“No more Latin, no more Greek,
No more cane to make us squeak.”
But one by one my companions reached their homes, or took other routes, and I was alone when I reached the dear old holiday home.
Oh, how my heart beat with joy when I saw the Pillar mountain, and Red Pike in the distance, what visions of skating and sledging by day, and glorious evenings around the cheerful fire, in the huge cavernous chimney-place, where I generally contrived to get one of the corners, watching the snow flakes, hissing as they fell from the darkness above, into the cheerful flames.
There was no road passable for carriages up to the farm house, at least not in the winter, and one of my cousins met me with horses at the Anglers’ Inn; we left the baggage to the care of the groom, and skated across the frozen lake, heedless of the depth of some few hundreds of feet beneath us, for these lakes are as deep as the hills are high. I might feel nervous now, but I had no nerves then.
Oh, how clear rose the mountain tops in the bracing air, how homelike the smoke rose from the old familiar chimneys which drew nearer and nearer, as we flew along; and what a welcome awaited me when we had landed, and had traversed the remaining mile up the steep valley, with the guardian hills on either side.
And now I am going to recall those
“Hours that are to memory dear”
and to re-tell the stories I heard night after night, as I sat in that chimney-corner, beginning with Christmas Eve.
IT was just the seasonable weather that night, cold and starlight without, while the flames leapt merrily from our glorious fire; their edges were tinged with blue, and we all predicted a continuance of the frosty weather in which we delighted, and glorious skating on the lake.
Oh, how delightful those old-fashioned Christmases in that land of mountains and lakes, when Red Pike had put on his snow-cap: the higher passes were all blocked by huge drifts; the lakes were already covered with ice, the sheep had all been brought down from the upper valleys to the well protected folds, and it made one shiver to think of the bleak heights above.
But we sat in the glow of the fire, all around the blazing log; the candles were huge monsters, made to last till Twelfth Day, and the log was to burn all that night and the next day, casting its deep glow into all parts of the room, especially the chimney corners on each side the vast fire place. Oh, how cosy those corners were!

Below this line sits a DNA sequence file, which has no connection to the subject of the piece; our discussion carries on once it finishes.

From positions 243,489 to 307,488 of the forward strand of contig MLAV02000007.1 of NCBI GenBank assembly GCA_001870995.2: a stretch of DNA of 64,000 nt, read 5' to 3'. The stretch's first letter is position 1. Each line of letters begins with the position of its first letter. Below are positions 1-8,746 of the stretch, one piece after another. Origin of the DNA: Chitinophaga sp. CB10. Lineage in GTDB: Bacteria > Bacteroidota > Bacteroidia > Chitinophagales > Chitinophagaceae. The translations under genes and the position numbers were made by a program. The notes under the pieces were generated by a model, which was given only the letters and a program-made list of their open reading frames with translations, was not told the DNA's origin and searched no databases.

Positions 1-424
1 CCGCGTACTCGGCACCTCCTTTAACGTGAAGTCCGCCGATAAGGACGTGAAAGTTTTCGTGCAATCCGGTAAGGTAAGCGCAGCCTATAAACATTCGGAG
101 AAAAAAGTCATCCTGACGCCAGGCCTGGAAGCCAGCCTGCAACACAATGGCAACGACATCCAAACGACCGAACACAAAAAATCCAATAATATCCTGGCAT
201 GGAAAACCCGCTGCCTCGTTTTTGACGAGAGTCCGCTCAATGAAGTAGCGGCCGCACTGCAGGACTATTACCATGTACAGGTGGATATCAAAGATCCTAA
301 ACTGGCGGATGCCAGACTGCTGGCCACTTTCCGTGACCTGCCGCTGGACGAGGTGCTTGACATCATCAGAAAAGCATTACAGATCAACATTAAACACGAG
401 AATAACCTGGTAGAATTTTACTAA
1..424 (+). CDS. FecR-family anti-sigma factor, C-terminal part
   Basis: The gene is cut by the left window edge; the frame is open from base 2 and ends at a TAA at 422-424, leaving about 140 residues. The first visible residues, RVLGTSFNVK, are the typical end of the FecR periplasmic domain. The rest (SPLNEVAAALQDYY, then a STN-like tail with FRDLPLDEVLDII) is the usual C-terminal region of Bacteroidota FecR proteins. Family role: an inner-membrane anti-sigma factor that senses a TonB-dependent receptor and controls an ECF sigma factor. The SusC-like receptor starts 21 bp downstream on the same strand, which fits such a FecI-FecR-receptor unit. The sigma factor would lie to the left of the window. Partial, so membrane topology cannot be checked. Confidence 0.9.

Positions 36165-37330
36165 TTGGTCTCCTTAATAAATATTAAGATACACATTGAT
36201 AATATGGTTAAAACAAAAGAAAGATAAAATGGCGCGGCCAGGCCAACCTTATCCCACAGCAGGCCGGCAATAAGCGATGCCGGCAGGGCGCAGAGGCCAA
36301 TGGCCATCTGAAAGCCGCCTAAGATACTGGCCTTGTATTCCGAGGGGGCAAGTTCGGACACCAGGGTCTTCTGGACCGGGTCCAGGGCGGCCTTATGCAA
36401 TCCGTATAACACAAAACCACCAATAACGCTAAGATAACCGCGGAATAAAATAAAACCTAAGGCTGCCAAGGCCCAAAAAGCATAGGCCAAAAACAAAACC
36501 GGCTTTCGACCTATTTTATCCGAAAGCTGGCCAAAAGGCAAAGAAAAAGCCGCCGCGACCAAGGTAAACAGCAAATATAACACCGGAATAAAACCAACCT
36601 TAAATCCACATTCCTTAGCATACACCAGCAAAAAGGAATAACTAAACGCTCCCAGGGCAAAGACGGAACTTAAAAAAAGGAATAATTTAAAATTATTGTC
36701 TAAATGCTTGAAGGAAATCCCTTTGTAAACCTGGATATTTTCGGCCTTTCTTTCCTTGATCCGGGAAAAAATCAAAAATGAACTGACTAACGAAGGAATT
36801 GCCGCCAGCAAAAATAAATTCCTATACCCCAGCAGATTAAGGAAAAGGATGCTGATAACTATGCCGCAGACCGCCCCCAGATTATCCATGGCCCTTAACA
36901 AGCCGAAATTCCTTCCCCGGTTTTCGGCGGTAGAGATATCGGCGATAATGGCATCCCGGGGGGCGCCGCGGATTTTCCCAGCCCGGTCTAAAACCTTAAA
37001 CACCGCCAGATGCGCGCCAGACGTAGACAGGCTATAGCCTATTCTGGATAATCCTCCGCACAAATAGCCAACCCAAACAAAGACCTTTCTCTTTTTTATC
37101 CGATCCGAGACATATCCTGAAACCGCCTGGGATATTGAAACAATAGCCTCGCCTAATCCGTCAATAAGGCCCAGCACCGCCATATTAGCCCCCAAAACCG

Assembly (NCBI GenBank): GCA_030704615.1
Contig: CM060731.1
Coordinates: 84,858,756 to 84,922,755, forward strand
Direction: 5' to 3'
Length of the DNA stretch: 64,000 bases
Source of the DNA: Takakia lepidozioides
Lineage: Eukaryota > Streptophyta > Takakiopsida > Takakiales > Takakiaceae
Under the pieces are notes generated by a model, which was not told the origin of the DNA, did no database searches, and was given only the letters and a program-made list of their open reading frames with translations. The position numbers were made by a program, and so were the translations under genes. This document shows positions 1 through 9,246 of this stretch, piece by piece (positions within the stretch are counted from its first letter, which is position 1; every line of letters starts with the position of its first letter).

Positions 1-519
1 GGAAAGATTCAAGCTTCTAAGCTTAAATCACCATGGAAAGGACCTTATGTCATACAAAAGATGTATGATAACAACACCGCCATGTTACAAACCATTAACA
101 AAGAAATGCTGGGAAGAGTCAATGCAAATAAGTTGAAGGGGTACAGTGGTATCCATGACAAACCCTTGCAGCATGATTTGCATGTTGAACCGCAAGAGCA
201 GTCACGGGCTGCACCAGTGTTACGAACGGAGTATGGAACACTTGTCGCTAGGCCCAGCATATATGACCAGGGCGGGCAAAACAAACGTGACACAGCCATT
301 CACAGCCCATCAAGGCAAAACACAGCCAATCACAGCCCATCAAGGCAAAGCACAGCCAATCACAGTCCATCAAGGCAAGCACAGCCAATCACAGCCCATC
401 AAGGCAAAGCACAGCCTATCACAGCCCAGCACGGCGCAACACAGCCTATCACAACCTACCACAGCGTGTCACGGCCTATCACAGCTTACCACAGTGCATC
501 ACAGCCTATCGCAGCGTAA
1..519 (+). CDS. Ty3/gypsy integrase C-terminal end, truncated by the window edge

And we all sang as we lighted the candles, and kindled the log—
“Come, bring with a noise,
My merry, merry boys,
The Christmas log to the firing,
While my good dame, she
Bids you all be free,
And eat to your heart’s desiring.
With the last year’s brand
Light the new block, and
For good success in its spending,
On your psalteries play,
That good luck may
Come, while the log is trending.”
Who was there that night? Let me recall the forms and faces of the dear friends of my childhood, who did so much to make my young life bright; there was grandfather, still a hale hearty old man, although he had passed the limit of three score and ten; grandmother, so loving and kind, in full possession of all her faculties, although her hand sometimes shook, and was unsteady as she poured out our coffee or tea at breakfast table; uncle Tom, a bachelor uncle, skilled in drawing the long bow; aunt Mary, a spinster aunt, a second mother to us all; no end of cousins, four from London—three boys and two girls; seven from the country; and one, a high-spirited, ready-witted lad from Canada, who had come over to England for his education, and was most popular amongst us, for his skill in skating and sledging, and his readiness in all kinds of winter sports out of doors, made him the leader amidst the ice and snow, although only fourteen years of age.
We indulged in all manner of games that evening—played forfeits and blind-man’s buff; acted the mummers; dipped our fingers into burning brandy, lighted in shallow tins, for the hot raisins; caught blindfolded at apples suspended by strings to the ceiling—caught them with our teeth, while our hands were tied; and so on, until we were fairly tired.
And then the cry was raised—“A story, a story.”
“Yes, grandfather, a story?”
“What is it to be about?”
“Oh, about your adventure in the moor, to be sure, that Christmas Eve long ago.”
“Yes, the haunted moor, and the abbey, and the robbers.”